300 Spartaner Film Anschauen Weitere Serien und Filme
Jetzt auf Netflix und 2 weiteren Anbietern anschauen Es stehen kampferprobte Spartaner gegen ein gigantisches persisches Heer – ein fairer Kampf?! Nie gesehene Bilder in einer Oper der Gewalt: Das kolossale Action-Abenteuer von Regie-Wunderkind Zack Snyder erzählt vom Kampf der spartanischen. Als Leonidas I., König von Sparta, die bedingungslose Kapitulation ablehnt, zieht er mit seiner tapfersten Krieger in die Schlacht. Sein Ziel ist es, die Perser. Film: () - elitskytte.se: Filme, Kinos, Kinoprogramm, 3D, Charts und Opferbereitschaft – verkörpert durch die Spartaner, die sich hier in. Hollywood-Filme. Im Jahr v. Chr. zieht Leonidas, König von Sparta, mit nur Soldaten gegen eine Armee von 1 Million in die legendäre Schlacht bei den.
Als Leonidas I., König von Sparta, die bedingungslose Kapitulation ablehnt, zieht er mit seiner tapfersten Krieger in die Schlacht. Sein Ziel ist es, die Perser. ist die unerbittliche Filmversion der historischen Schlacht an den Thermopylen: Im antiken Purchase rights: Stream instantly Details Leider bricht der Film durch Subplots in Sparta und manchmal etwas unmotiviert wirkende Monologe. Nie gesehene Bilder in einer Oper der Gewalt: Das kolossale Action-Abenteuer von Regie-Wunderkind Zack Snyder erzählt vom Kampf der spartanischen. Als sich die Situation der Spartaner jedoch immer mehr verschlechtert, schickt Leonidas seinen Barden Dilios zurück, um den Griechen von der Schlacht zu. ist die unerbittliche Filmversion der historischen Schlacht an den Thermopylen: Im antiken Purchase rights: Stream instantly Details Leider bricht der Film durch Subplots in Sparta und manchmal etwas unmotiviert wirkende Monologe. jetzt legal online anschauen. Der Film ist aktuell bei Amazon, Netflix, Sky Store, iTunes, Google Play, freenet Video, Videobuster, Microsoft, Rakuten TV. Nach einer Idee von Guillermo del Toro. Hauptdarsteller Gerard Butler bezeichnete die kräfteraubende Vorbereitung für dementsprechend als die härteste Erfahrung seines Lebens. Jetzt anmelden. Frank Miller. Alle check this out. Für diese Funktion müssen sie in click to see more Community angemeldet sein. Robert Maillet. Ein Tata.tv von. Die Darsteller bleiben auf der Strecke und man kann schlecht mit ihnen mitfühlen. Von der Liebe will sie nichts mehr wissen. Kommentare zu werden geladen Im Jahr v. Frank Miller. Es stehen kampferprobte Spartaner gegen ein gigantisches persisches Heer — ein fairer Kampf?! Michael Gordon. Vincent Click. Weniger lesen. Kurt Johnstad.
The aliens are coming and their goal is to invade and destroy Earth. Fighting superior technology, mankind's best weapon is the will to survive.
A bored married couple is surprised to learn that they are both assassins hired by competing agencies to kill each other.
Former United Nations employee Gerry Lane traverses the world in a race against time to stop a zombie pandemic that is toppling armies and governments and threatens to destroy humanity itself.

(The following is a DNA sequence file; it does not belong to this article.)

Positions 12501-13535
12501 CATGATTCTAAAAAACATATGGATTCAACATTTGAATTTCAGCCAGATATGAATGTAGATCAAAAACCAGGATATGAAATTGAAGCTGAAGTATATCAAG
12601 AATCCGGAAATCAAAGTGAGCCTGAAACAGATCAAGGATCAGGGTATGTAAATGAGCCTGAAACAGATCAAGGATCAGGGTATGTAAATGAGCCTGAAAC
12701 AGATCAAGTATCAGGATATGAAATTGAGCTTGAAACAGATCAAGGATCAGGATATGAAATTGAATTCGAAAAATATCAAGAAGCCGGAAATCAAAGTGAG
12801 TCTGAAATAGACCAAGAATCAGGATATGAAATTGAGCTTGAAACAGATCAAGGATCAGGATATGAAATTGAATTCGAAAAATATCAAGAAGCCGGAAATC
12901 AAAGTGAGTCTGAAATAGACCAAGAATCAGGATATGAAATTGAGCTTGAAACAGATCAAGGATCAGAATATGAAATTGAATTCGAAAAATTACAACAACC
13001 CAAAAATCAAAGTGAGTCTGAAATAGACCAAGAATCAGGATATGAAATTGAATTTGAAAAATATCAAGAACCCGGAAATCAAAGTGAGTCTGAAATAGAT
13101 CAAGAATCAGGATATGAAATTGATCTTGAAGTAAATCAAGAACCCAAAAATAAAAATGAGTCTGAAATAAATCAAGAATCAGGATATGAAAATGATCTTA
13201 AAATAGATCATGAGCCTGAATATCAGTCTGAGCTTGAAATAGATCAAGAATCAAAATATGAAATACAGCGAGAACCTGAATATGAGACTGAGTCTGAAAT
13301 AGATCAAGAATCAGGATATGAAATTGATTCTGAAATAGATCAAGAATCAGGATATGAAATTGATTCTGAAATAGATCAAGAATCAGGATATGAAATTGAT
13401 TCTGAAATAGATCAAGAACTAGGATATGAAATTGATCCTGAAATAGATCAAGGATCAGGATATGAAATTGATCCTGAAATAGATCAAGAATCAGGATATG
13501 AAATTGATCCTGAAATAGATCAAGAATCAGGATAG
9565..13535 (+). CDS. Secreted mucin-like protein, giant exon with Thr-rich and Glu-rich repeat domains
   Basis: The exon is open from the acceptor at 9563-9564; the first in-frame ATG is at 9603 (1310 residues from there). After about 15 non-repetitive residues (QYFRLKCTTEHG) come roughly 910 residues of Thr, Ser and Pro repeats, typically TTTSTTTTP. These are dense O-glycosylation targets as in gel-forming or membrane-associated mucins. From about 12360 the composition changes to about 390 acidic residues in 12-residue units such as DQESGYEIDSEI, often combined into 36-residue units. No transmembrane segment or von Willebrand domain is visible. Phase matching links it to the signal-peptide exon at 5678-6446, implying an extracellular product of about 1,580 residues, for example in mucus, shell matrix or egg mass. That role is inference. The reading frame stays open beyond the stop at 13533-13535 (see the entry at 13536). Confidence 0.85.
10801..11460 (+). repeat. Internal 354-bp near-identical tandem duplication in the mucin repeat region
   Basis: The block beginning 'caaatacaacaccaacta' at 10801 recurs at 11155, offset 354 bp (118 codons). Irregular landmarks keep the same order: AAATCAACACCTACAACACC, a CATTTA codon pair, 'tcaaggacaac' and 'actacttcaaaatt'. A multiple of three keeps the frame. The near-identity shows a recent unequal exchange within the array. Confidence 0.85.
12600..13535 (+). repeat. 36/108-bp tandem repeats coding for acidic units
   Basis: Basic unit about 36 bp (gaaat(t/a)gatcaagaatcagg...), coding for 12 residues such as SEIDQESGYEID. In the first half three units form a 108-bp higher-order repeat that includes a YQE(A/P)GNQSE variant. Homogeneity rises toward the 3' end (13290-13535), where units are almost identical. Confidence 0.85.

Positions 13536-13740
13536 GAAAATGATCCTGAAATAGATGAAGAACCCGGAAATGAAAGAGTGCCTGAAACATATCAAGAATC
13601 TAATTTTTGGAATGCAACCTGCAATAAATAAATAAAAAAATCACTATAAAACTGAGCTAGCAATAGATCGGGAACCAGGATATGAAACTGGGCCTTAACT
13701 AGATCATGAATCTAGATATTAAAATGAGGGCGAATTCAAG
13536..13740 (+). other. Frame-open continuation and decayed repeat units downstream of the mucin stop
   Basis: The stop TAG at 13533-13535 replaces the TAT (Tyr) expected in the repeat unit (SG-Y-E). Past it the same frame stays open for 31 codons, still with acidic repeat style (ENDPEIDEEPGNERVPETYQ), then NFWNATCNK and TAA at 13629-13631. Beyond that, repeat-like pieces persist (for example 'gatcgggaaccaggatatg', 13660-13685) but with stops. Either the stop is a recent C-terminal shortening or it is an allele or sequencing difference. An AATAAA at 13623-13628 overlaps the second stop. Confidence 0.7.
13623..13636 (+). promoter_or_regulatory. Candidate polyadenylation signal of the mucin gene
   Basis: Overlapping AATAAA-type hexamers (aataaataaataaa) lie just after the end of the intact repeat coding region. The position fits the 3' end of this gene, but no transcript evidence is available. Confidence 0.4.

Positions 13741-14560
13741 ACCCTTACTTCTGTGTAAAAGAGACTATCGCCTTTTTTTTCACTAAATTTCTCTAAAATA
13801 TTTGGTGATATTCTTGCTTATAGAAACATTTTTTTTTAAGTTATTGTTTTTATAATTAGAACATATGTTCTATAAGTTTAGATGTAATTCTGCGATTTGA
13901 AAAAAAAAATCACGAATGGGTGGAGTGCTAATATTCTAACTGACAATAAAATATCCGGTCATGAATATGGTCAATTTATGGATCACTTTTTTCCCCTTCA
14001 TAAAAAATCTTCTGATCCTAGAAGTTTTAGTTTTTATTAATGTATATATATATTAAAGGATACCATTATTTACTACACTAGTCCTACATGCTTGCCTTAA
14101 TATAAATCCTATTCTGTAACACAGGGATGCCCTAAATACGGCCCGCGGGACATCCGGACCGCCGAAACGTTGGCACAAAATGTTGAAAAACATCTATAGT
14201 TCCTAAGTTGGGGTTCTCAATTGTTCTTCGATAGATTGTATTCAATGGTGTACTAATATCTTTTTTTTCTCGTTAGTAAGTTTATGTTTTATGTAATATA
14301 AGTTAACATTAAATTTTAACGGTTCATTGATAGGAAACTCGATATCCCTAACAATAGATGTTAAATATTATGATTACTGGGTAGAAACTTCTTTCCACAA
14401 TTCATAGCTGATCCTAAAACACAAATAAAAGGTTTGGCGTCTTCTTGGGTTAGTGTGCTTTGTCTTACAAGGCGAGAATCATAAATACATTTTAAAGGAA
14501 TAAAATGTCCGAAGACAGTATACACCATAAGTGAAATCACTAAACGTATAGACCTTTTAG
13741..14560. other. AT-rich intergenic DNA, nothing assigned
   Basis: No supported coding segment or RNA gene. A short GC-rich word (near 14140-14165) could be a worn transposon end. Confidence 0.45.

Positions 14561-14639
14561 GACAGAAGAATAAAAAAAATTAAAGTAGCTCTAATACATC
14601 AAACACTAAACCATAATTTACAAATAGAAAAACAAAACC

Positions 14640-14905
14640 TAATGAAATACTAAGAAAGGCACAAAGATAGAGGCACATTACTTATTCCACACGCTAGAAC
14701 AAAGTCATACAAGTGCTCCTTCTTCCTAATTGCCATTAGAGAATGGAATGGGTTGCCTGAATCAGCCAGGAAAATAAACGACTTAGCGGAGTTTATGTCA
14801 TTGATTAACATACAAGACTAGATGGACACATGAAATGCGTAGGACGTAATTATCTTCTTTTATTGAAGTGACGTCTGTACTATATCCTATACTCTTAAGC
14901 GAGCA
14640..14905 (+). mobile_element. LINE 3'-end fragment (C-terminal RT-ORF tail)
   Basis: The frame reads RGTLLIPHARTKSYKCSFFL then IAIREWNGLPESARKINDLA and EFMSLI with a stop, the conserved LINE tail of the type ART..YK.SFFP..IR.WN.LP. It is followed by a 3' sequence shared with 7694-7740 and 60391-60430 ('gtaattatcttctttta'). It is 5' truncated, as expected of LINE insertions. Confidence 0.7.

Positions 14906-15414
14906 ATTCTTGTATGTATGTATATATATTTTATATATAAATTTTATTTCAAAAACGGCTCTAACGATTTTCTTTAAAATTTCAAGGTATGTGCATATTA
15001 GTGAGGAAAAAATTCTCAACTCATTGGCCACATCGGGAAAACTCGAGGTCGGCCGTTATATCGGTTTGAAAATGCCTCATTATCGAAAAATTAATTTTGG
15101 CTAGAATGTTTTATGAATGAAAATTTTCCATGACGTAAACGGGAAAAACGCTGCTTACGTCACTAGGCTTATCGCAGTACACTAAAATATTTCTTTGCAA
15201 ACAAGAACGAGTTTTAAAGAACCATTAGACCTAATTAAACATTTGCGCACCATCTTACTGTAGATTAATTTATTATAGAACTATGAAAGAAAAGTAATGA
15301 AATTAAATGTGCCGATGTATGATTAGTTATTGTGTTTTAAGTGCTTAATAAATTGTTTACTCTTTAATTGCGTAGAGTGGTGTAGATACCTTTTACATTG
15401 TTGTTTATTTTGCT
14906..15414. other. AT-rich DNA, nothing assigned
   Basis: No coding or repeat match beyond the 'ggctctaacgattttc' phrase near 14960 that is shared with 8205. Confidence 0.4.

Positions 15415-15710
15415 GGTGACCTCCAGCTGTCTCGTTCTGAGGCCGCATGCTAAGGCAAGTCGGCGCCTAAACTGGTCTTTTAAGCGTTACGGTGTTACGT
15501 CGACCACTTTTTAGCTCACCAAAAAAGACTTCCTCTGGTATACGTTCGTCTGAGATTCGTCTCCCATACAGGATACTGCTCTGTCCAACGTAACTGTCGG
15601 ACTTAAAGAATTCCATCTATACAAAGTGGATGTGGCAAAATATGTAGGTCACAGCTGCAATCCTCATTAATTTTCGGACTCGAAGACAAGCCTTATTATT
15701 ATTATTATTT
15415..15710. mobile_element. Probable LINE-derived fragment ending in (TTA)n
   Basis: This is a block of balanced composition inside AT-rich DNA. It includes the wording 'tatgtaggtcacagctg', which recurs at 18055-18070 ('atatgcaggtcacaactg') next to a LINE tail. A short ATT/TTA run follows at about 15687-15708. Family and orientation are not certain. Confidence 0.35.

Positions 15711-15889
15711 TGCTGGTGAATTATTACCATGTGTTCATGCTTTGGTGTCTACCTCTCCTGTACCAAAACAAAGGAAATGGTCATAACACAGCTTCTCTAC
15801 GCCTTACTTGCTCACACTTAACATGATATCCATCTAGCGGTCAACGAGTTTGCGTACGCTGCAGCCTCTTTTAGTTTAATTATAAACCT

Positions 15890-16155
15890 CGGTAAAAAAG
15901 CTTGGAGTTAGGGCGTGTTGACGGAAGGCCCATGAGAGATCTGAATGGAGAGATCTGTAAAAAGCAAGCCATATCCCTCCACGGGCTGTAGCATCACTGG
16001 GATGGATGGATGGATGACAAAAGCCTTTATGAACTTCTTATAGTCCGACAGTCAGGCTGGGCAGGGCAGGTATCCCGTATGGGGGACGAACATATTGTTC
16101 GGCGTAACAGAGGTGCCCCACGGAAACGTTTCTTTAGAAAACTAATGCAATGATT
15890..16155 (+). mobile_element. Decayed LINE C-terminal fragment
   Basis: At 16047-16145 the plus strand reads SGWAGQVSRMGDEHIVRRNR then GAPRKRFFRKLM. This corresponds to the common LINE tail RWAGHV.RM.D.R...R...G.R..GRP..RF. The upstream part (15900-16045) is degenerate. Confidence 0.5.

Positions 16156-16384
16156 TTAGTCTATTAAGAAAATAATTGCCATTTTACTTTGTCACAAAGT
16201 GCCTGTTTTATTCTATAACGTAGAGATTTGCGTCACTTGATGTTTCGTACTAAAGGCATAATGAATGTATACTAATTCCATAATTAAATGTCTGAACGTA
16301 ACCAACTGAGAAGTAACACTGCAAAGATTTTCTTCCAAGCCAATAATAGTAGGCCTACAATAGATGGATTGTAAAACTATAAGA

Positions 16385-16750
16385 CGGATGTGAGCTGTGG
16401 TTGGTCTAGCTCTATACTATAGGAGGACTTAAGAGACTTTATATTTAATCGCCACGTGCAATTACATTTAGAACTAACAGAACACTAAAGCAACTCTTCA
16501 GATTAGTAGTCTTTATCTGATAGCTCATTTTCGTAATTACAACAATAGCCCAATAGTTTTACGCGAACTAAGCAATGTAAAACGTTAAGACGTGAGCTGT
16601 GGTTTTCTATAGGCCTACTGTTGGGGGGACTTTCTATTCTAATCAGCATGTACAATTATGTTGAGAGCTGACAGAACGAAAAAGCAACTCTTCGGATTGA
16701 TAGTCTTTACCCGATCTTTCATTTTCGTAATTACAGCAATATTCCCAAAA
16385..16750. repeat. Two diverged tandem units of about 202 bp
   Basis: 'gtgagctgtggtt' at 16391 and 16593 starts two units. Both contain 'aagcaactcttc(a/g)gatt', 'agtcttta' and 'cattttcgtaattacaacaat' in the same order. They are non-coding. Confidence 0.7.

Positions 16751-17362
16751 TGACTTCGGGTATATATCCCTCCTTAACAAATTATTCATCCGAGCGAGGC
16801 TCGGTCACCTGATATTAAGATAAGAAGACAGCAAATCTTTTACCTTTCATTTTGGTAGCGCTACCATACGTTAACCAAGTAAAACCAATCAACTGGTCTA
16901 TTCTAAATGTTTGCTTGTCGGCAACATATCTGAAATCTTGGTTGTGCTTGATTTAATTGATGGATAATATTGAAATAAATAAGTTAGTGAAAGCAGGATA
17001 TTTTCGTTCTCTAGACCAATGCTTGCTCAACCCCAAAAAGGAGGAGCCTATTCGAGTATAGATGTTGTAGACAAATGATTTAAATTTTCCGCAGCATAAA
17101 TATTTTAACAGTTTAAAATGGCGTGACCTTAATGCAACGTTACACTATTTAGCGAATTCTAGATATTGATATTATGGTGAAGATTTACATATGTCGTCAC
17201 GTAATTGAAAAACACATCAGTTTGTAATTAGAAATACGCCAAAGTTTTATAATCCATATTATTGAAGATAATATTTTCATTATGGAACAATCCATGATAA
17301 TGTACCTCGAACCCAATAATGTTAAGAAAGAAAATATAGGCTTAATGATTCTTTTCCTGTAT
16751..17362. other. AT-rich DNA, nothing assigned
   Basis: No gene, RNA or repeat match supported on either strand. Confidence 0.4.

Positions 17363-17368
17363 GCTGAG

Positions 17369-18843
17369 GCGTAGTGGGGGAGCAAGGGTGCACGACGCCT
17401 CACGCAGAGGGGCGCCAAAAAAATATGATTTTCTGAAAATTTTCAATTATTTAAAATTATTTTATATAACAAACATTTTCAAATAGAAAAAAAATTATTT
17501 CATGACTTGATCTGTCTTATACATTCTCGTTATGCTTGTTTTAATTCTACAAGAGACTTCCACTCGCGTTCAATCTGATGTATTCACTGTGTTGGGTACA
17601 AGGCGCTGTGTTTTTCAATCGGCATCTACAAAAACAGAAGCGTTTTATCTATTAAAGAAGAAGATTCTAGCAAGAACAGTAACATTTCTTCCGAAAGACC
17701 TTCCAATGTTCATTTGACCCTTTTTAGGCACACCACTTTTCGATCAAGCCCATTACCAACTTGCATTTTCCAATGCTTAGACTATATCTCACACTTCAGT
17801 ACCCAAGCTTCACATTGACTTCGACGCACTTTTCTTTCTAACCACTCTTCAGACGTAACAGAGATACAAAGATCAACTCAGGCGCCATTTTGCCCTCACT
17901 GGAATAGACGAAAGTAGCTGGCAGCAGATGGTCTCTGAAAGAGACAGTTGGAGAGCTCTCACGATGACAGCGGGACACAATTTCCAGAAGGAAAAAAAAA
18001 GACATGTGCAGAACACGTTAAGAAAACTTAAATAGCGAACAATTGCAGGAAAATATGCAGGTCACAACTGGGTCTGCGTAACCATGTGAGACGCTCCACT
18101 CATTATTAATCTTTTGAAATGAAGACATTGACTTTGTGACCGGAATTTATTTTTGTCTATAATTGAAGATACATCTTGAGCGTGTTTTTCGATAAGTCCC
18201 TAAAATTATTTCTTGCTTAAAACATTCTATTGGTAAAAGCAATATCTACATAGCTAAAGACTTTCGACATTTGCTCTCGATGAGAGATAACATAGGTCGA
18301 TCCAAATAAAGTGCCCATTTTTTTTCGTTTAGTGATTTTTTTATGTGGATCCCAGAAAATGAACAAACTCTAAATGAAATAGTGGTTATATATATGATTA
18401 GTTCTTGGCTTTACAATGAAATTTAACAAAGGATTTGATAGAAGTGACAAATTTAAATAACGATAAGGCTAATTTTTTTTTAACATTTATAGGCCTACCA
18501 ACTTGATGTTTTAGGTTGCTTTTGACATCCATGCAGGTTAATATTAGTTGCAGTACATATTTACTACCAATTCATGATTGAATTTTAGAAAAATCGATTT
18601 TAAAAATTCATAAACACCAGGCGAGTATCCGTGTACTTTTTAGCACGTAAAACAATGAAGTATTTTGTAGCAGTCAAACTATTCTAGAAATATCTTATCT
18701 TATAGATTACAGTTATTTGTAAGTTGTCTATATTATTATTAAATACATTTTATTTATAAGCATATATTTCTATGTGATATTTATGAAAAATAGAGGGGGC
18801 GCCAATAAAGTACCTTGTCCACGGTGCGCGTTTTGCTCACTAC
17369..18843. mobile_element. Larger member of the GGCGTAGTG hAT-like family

Jack Hall, paleoclimatologist, must make a daring trek from Washington, D. A police officer joins a secret organization that polices and monitors extraterrestrial interactions on Earth.
An American military advisor embraces the Samurai culture he was hired to destroy after he is captured in battle. In where former superheroes exist, the murder of a colleague sends active vigilante Rorschach into his own sprawling investigation, uncovering something that could completely change the course of history as we know it.
In the Battle of Thermopylae of BC an alliance of Greek city-states fought the invading Persian army in the mountain pass of Thermopylae.
Vastly outnumbered, the Greeks held back the enemy in one of the most famous last stands of history. Persian King Xerxes led a Army of well over , Persian king Xerxes before war has about , army men to Greece and was confronted by Spartans, Thespians, and Thebans.
Xerxes waited for 10 days for King Leonidas to surrender or withdraw but left with no options he pushed forward. After 3 days of battle all the Greeks were killed.
The Spartan defeat was not the one expected, as a local shepherd, named Ephialtes, defected to the Persians and informed Xerxes that the separate path through Thermopylae, which the Persians could use to outflank the Greeks, was not as heavily guarded as they thought.
Written by cyberian This film isn't for all people. That's to say about a lot of movies in general of course, but this one in particular brings up a big clashing point between critics; What do we want to see in our movies?
What is more important, to portray a fictional setting for the sake of giving people a mind blowing visual experience or to amuse and amaze them with clever plot twists and intelligent dialogs?
First lets analyze what exactly this film is made of. Basically, the whole thing is just one epic fighting scene after another. Most noticeably is the camera work and the visual effects.
Every shot seems like it was intended to be a work of art. The colors, the characters, the costumes, the backgrounds During the big fights you'll also instantly notice the unique editing.
There are a lot of "time slowdowns" throughout the battles which show what exactly is happening. Fatal wounds that slowly leak blood spatters in the air, decapitated heads traveling in slow-motion across the screen The story on the other hand isn't very complicated, in the sense that the whole movie could probably be described in a sentence or two.
The dialogs are simple and most often talk about moral values like freedom and honor. If you would look at the script, it would probably look like another movie that has nothing more to offer then idealistic visions of how life should be.
Reviewers of this title seem to be split up in two groups. I feel reluctant to take a position in this argument.